// proxyAll() ensures that whenever an _on*() function from this
      // JavaScript module is called, the `this` variable in the function will
      // be this JavaScript module object.
      //
      // You probably want to call proxyAll() like this in the initialize()
      // function of most modules.
      //
      // This is a shortcut function provided by CKAN, it wraps jQuery's
      // proxy() function: http://api.jquery.com/jQuery.proxy/
      $.proxyAll(this, /_on/);

      // Add a Bootstrap popover to the button. Since we don't have the HTML
      // from the snippet yet, we just set the content to "Loading..."
      this.el.popover({title: this.options.title, html: true,
                       content: 'Loading...', placement: 'left'});

      // Add an event handler to the button, when the user clicks the button
      // our _onClick() function will be called.
      this.el.on('click', this._onClick);
    },

    // Whether or not the rendered snippet has already been received from CKAN.
    _snippetReceived: false,

    _onClick: function(event) {

        // Send an ajax request to CKAN to render the popover.html snippet.
        // We wrap this in an if statement because we only want to request
        // the snippet from CKAN once, not every time the button is clicked.
        if (!this._snippetReceived) {
            this.sandbox.client.getTemplate('example_theme_popover.html',
                                            this.options,
                                            this._onReceiveSnippet);
            this._snippetReceived = true;
        }
    },

    // CKAN calls this function when it has rendered the snippet, and passes
    // it the rendered HTML.
    _onReceiveSnippet: function(html) {

      // Replace the popover with a new one that has the rendered HTML from the
      // snippet as its contents.
      this.el.popover('destroy');
      this.el.popover({title: this.options.title, html: true,
                       content: html, placement: 'left'});
      this.el.popover('show');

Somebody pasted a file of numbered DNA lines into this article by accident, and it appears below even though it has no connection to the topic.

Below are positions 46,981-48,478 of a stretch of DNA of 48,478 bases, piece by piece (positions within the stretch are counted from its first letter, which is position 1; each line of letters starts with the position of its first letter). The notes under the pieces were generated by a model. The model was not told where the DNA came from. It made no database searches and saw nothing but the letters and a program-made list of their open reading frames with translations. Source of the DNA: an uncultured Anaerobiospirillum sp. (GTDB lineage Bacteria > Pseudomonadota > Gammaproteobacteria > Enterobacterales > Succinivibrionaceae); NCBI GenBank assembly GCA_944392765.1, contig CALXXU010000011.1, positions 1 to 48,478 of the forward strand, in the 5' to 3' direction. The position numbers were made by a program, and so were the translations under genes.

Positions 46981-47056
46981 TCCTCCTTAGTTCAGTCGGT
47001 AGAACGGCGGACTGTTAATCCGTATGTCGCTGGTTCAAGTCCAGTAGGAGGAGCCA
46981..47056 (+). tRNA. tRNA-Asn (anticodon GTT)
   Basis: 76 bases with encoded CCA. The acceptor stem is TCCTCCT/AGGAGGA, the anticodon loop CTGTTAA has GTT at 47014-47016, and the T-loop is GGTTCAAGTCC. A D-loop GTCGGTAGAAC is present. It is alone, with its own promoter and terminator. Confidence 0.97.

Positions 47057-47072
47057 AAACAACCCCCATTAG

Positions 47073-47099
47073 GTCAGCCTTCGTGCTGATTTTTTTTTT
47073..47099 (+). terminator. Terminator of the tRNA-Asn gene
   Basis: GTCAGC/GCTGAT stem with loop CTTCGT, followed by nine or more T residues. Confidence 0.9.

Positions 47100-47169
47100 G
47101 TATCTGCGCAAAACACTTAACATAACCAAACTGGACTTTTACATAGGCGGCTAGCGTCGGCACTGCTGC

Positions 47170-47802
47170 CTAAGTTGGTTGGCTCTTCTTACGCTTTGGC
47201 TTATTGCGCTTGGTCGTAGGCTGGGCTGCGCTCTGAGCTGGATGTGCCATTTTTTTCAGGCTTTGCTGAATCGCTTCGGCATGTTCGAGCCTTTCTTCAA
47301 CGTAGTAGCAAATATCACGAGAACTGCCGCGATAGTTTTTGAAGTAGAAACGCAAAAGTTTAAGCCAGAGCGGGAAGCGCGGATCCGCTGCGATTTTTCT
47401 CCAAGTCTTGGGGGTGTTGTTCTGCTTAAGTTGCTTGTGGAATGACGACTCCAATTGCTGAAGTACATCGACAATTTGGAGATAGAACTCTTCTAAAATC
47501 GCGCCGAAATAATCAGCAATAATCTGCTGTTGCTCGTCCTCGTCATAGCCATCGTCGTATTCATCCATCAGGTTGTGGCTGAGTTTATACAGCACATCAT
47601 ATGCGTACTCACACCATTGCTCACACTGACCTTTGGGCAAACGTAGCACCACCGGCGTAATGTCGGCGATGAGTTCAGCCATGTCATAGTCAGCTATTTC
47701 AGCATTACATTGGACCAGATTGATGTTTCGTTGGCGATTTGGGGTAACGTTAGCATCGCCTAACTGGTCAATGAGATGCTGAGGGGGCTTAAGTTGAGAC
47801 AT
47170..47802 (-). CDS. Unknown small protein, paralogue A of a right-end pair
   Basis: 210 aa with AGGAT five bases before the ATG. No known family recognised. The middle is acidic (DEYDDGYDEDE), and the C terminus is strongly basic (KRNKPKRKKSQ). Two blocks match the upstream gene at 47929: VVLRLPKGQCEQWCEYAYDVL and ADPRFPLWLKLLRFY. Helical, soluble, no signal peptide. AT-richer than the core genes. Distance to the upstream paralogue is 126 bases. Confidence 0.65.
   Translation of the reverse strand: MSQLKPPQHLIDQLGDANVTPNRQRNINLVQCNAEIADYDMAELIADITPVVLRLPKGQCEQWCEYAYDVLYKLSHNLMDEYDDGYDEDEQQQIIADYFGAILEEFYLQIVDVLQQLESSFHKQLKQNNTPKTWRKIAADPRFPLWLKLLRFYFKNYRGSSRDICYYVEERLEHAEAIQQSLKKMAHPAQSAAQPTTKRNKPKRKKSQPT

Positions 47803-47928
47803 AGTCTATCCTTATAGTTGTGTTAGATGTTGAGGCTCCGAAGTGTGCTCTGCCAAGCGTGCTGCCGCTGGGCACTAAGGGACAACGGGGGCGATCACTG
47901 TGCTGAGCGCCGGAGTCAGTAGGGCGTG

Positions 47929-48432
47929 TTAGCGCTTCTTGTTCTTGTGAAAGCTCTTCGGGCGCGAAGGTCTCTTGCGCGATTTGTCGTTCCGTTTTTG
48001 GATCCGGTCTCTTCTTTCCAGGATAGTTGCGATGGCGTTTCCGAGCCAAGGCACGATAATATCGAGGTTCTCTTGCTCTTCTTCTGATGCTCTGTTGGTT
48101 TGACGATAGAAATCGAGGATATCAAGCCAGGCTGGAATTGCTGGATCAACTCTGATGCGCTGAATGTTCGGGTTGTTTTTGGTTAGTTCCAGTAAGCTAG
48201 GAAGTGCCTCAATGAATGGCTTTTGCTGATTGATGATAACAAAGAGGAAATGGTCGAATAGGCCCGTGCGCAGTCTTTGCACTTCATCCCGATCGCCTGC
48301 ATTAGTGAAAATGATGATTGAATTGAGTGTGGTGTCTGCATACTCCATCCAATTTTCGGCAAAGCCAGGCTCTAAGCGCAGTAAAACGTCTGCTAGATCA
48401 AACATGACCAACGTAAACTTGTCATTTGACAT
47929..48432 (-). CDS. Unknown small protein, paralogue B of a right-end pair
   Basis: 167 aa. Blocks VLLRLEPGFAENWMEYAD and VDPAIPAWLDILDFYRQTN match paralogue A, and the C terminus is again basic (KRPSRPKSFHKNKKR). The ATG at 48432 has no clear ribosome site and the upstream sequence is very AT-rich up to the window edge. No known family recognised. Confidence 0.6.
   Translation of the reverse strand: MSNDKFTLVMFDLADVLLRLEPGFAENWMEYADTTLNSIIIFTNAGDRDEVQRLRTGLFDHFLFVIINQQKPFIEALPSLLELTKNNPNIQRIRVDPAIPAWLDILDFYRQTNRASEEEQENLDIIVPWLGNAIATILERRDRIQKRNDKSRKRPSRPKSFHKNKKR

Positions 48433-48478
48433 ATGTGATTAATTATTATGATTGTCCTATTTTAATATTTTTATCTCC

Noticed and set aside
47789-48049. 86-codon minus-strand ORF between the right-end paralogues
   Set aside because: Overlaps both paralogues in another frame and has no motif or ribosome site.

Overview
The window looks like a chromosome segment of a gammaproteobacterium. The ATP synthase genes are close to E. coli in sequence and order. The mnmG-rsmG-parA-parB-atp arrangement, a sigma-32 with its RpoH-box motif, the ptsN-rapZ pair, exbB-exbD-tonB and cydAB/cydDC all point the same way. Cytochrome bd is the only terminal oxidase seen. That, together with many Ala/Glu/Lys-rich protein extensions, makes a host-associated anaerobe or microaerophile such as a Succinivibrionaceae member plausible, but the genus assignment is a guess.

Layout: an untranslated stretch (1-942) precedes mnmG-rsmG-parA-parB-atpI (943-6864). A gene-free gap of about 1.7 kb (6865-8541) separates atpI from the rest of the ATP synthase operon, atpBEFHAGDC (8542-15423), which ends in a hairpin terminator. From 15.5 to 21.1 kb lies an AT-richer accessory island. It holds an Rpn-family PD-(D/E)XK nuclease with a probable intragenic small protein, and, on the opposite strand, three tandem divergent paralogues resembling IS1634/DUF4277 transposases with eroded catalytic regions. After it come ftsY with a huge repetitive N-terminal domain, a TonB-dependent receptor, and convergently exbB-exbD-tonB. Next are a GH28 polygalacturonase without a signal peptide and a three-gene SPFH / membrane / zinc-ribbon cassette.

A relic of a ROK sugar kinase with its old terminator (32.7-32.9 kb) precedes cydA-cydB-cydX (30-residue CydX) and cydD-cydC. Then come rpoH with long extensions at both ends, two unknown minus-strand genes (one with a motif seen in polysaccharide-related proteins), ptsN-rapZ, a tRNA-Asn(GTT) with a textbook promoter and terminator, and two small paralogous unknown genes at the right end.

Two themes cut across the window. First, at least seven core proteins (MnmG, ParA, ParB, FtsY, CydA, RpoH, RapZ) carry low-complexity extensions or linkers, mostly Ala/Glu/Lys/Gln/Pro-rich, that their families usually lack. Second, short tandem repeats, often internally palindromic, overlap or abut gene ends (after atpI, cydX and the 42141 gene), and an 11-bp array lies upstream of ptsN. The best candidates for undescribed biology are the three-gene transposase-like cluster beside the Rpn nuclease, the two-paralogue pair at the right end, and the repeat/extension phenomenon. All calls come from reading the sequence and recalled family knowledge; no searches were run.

},

  };
});

Finally, we need some custom CSS to make the HTML from our new snippet look nice. In package_item.html above we added a {% resource %} tag to include a custom CSS file. Now we need to create that file, ckanext-example_theme/ckanext/example_theme/fanstatic/example_theme_popover.css:

.dataset-list .popover .nums {

  /* We're reusing the .nums class from the dataset read page,
   * but we don't want the border, margin and padding, get rid of them. */
  border: none;
  margin: 0;
  padding: 0;

  /* We want the license and numbers to appear side by side, so float the
   * numbers list to the left and make it take up just over half of
   * the width of the popover. */
  float: left;
  width: 55%;
}

.dataset-list .popover .license {

  /* Prevent the words in the license from being wrapped mid-word. */
  word-break: keep-all;
}

.dataset-list .popover .go-to-dataset {

  /* Float the "Go to dataset" button to the right side of the popover,
   * this puts some space between the two buttons. */
  float: right;
}

Restart CKAN, and your dataset popovers should be looking much better.

Error handling

What if our JavaScript makes an Ajax request to CKAN, such as our getTemplate() call above, and gets an error in response? We can simulate this by changing the name of the requested template file to one that doesn’t exist:

            this.sandbox.client.getTemplate('foobar.html',
                                            this.options,
                                            this._onReceiveSnippet);

If you reload the datasets page after making this change, you’ll see that when you click on a popover its contents remain Loading.... If you have a development console open in your browser, you’ll see the error response from CKAN each time you click to open a popover.

Our JavaScript module’s _onReceiveSnippet() function is only called if the request gets a successful response from CKAN. getTemplate() also accepts a second callback function parameter that will be called when CKAN sends an error response. Add this parameter to the getTemplate() call:

            this.sandbox.client.getTemplate('foobar.html',
                                            this.options,
                                            this._onReceiveSnippet,
                                            this._onReceiveSnippetError);
        }
    },

Now add the new error function to the JavaScript module:

    _onReceiveSnippetError: function(error) {
      this.el.popover('destroy');

      var content = error.status + ' ' + error.statusText + ' :(';
      this.el.popover({title: this.options.title, html: true,
                       content: content, placement: 'left'});

      this.el.popover('show');
      this._snippetReceived = true;